Above all else, be friendly. Say hello to your fellow riders as you pass by. Biking is fun. Even the most competitive bikers give a friendly wave on trails like those in Fantasy Island.

4. Bring everything you will need.

Let’s start with the most important thing you’ll need – WATER. Fantasy Island is small. Valero’s gas station is somewhat accessible in a pinch, but you will still want to bring along plenty of water. It gets hot out there fast. To feel your best on your ride, you’ll want to have some water. If you’re going for longer than an hour, bring some nutrition too. Ben’s Bikes is close by and sells tasty nutrition gels that are light and easy to pack for your ride. Ask about Salted Caramel Gu – it’s delicious and gives you the energy you need!

Flat tires happen. Bring along a tube and pump so you can change a flat tire and keep riding. If you don’t know how to change a flat, that’s okay. There are plenty of riders out there that will probably be able to help – as long as you have the right materials.

One last tip: Don’t forget the sunscreen and chapstick! You’ll be glad you had it.

5. There will be wildlife and cactus.

Spoiler alert: You will see LOTS of cactus and wildlife.

The second time I rode in Fantasy Island, I was shocked to come upon a family of cows. We had a stare down. They won. I turned around, rode the wrong direction on the trail (see point number 2) and high tailed it out of there. Later, when I was discussing my encounter with Ben at Ben’s Bikes, I learned that they are more curious than scared. They won’t hurt you. Think of them as cheerleaders. Steer clear but feel free to keep on riding by them.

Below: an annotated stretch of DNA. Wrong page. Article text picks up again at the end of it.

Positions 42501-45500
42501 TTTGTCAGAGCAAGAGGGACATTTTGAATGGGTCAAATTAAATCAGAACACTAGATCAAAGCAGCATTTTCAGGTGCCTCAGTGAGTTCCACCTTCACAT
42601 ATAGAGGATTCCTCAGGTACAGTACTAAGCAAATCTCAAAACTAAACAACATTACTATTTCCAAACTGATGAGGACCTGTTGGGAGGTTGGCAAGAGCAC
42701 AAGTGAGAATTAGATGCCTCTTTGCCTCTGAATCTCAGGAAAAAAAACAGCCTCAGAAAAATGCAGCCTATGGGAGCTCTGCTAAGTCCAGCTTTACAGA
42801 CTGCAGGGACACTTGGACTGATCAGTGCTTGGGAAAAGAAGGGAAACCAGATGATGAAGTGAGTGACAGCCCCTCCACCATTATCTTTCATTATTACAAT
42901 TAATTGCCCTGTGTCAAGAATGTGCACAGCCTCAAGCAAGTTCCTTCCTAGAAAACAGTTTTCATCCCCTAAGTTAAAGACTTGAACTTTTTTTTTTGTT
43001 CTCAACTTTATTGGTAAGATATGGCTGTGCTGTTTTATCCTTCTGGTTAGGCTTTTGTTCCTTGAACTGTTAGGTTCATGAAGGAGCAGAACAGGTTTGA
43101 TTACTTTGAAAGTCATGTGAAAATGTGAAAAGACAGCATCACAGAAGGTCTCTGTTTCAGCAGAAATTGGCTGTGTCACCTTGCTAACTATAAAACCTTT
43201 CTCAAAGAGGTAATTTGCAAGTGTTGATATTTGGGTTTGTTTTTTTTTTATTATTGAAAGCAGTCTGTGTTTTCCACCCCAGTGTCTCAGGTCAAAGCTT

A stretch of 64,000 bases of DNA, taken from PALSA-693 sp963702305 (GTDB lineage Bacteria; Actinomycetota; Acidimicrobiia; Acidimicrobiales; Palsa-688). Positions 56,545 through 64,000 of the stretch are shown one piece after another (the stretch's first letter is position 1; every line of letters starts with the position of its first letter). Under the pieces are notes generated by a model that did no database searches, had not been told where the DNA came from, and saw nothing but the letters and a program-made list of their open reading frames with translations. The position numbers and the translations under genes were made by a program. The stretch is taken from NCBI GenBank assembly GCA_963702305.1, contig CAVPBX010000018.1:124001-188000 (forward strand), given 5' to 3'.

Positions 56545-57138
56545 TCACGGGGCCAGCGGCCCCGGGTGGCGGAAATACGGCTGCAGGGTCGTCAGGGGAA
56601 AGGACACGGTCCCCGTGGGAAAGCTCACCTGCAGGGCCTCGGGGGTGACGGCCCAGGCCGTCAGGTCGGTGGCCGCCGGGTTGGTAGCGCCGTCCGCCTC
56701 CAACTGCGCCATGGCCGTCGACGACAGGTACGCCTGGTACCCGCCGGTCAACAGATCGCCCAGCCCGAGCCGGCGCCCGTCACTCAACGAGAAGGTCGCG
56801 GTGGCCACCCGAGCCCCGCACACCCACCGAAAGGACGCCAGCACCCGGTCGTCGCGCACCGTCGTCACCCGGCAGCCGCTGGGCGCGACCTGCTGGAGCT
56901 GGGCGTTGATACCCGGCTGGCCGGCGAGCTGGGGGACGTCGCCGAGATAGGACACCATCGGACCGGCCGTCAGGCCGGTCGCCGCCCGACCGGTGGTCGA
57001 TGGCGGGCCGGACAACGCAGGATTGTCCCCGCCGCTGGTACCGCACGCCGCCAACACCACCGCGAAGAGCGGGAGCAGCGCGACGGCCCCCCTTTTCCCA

There’s some wildlife that isn’t quite so friendly – Snakes. These pests might be on the trail where you’re riding. I’ve never seen one but I know plenty of riders who have. If you do, ride over them quickly and don’t turn back. If you’re riding in a pack, keep riding. You don’t want the last person in your group to have to stop on top of a coiled up rattlesnake.

You might hear coyotes but you’ll probably never see one. They’re pretty skiddish. Enjoy the fun of watching large jackrabbits and prairie dogs bounce around you. They’re having a great time in Fantasy Island too!

Cactus is a pain. Avoid it if you can. Cholla will get in your tires if you’re not careful.

6. Don’t ride in the mud.

Sure it’s fun to think of yourself like a Monster Bike rider and high tail it through the mud pits kicking up as much dirt as you can. The problem with that is, as soon as you’re done, you’ve rutted out the trail. When it dries, your ruts will remain making the trail difficult (not in the fun way) to ride along and frustrating to other riders.